Quebec multi-species meat plant gets loan for renos
9/26/2010 11:15:00 PM
A multi-species slaughter plant in western Quebec’s Outaouais region will get a federal loan worth up to $2 million for renovations expected to help boost its throughput.
Les Viandes de la Petite Nation, based at St-Andre-Avellin, about 60 km northeast of Gatineau, will get its funds through the federal Slaughter Improvement Program, which loans funds to cover up to 50 per cent of eligible costs for upgrades at Canadian red meat packing and processing plants.
The plant, built over four years and opened in 2007, is designed and licensed for slaughter and processing of “up to 10” species of meat animals including beef cattle, sheep, hogs, bison, horses and deer.
According to the company, the federally-inspected plant is designed to handle up to 40,000 carcasses per year, as well as both halal and kosher services.
“This expansion will allow us to better service the many farmers and local markets in our region as well as increase our export capabilities,” company president Douglas Harpur said in a federal government release Friday.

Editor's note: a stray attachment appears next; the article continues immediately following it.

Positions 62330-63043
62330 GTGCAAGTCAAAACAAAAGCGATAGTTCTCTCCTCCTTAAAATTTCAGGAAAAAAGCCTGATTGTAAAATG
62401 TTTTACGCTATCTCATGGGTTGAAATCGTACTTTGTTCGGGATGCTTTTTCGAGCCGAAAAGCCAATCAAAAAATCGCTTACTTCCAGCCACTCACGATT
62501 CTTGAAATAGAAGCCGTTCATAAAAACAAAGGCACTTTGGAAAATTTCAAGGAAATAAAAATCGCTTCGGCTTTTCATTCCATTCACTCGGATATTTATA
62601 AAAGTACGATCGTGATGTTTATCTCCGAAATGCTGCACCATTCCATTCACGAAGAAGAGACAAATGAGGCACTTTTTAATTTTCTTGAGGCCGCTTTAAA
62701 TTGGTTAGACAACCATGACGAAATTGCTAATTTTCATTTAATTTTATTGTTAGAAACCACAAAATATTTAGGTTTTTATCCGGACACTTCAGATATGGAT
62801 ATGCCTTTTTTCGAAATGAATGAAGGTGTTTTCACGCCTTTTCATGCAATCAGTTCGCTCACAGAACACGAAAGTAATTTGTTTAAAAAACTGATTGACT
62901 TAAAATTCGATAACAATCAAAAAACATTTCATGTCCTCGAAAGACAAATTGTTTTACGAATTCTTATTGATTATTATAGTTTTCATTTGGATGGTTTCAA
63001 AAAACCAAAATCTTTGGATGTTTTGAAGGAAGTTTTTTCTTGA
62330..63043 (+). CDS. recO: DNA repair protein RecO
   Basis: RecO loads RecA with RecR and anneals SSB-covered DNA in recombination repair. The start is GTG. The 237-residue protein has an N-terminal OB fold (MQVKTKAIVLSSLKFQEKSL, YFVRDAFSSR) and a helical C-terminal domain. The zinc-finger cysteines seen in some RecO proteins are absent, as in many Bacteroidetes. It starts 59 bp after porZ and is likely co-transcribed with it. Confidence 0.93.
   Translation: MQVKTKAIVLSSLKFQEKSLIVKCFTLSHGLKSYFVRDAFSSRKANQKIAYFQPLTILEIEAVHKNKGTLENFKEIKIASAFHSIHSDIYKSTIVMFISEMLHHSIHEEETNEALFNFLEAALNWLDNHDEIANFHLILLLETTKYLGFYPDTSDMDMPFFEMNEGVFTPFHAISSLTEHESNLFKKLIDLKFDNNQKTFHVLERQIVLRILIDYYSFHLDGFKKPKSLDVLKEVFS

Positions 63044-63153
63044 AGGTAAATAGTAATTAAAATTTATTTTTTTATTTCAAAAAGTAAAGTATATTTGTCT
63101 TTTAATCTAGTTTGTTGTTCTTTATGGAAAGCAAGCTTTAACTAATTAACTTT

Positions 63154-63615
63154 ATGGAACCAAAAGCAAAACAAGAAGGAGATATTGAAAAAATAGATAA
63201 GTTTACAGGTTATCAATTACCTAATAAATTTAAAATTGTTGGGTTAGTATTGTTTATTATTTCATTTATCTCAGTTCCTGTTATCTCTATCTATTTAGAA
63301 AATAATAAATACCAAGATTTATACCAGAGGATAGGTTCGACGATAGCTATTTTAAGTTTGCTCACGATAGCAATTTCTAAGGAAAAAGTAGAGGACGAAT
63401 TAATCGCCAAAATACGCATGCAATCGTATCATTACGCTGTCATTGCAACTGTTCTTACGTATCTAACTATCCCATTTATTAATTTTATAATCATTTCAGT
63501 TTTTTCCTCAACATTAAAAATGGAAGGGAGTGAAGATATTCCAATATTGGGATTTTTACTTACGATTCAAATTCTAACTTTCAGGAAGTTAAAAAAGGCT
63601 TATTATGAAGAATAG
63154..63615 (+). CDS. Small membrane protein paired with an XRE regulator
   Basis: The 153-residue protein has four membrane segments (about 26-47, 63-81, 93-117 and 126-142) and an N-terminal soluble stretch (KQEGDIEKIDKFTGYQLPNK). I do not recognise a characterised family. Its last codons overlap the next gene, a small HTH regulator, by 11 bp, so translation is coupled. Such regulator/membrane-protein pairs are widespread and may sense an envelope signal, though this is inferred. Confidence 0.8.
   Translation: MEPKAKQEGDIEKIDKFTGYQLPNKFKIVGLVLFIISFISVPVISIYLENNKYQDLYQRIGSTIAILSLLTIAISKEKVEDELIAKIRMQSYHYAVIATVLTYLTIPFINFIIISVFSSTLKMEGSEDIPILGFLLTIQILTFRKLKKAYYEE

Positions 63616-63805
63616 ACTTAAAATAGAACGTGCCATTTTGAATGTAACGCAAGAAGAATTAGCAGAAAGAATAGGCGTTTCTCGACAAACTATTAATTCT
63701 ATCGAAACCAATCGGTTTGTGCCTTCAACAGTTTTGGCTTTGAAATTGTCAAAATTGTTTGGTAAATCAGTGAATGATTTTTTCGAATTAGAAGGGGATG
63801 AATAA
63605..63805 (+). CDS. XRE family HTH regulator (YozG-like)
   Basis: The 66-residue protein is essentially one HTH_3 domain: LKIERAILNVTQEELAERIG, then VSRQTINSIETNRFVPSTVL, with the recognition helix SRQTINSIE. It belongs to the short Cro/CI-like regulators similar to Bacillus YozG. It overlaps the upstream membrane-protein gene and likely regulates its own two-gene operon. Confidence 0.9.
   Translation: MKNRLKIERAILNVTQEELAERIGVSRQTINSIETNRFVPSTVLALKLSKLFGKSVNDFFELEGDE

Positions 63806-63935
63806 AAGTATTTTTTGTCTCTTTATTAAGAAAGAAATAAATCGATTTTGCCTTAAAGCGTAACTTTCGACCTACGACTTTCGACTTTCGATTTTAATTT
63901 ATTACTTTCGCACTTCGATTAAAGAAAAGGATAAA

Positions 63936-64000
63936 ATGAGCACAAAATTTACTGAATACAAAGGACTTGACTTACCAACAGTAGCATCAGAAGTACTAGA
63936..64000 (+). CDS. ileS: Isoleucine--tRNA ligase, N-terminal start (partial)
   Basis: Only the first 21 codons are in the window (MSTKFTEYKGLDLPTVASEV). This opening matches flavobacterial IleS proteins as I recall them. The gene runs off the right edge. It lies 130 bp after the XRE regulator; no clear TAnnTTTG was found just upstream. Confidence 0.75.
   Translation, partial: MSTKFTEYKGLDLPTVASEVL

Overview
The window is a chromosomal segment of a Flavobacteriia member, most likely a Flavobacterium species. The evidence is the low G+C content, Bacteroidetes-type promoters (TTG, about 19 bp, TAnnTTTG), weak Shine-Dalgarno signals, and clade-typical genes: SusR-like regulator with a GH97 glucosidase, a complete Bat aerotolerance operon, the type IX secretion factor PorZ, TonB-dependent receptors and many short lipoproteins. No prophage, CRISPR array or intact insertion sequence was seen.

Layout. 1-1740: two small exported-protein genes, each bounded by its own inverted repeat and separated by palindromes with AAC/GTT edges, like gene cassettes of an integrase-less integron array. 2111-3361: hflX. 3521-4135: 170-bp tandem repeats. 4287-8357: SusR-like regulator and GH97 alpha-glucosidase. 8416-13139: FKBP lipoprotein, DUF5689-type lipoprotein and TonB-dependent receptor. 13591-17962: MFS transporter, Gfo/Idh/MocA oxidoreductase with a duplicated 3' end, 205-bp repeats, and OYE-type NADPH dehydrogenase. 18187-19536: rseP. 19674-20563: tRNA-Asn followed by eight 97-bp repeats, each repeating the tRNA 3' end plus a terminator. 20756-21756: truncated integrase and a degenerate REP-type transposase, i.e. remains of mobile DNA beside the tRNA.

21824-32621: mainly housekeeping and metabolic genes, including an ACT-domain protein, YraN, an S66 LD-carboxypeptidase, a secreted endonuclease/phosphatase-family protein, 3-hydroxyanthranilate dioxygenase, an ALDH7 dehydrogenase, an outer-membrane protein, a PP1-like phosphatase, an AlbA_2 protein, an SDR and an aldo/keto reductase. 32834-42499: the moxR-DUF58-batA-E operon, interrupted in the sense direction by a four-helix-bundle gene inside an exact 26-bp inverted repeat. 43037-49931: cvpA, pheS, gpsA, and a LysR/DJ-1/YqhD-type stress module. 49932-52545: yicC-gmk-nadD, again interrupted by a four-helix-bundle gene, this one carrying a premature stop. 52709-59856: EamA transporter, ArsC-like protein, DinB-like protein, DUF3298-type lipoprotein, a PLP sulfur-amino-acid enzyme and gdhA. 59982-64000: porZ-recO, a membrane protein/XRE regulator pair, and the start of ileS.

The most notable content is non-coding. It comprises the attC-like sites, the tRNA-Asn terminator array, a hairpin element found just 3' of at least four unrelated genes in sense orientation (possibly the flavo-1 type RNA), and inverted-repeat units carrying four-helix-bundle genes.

The program’s interest-free, repayable contribution is to go toward increasing the plant’s capacity and a “variety of projects to improve operations,” such as upgrades to its water treatment system, expansion of freezer capacity, a new ventilation system and other plant modifications.
Quebec MP Jean-Pierre Blackburn, the federal minister of state for agriculture, said the funds will allow the company, as the region’s only federally-inspected multi-species processor, to “continue to provide much-needed slaughter service in the Outaouais region.”
Spawned from Cerf de Boileau, a deer farm in the region, Petite Nation first took over another local plant in 2002, after which its operators agreed to build new, given the costs of the upgrades needed at its first facility.
The company notes its three-year-old plant includes the “most modern” animal handling system in Canada, designed by the U.S. livestock handling expert Temple Grandin. “Total respect and consideration are given to the animals in order to minimize stress,” the company said on its website.
Ottawa’s slaughter improvement program, set in motion in 2009, saw its $50 million budget boosted this spring by $10 million from the federal Agricultural Flexibility Fund for the 2010-11 program year.
The program’s funding criteria favour projects designed to improve plant efficiency, allow for new product development, processing practices or technologies, and/or boost slaughter capacity in regions of Canada where a “demonstrated regional gap… is constraining sector growth.”
Eligible activities must be completed by March 31, 2012; eligible costs must have been incurred no earlier than April 2009.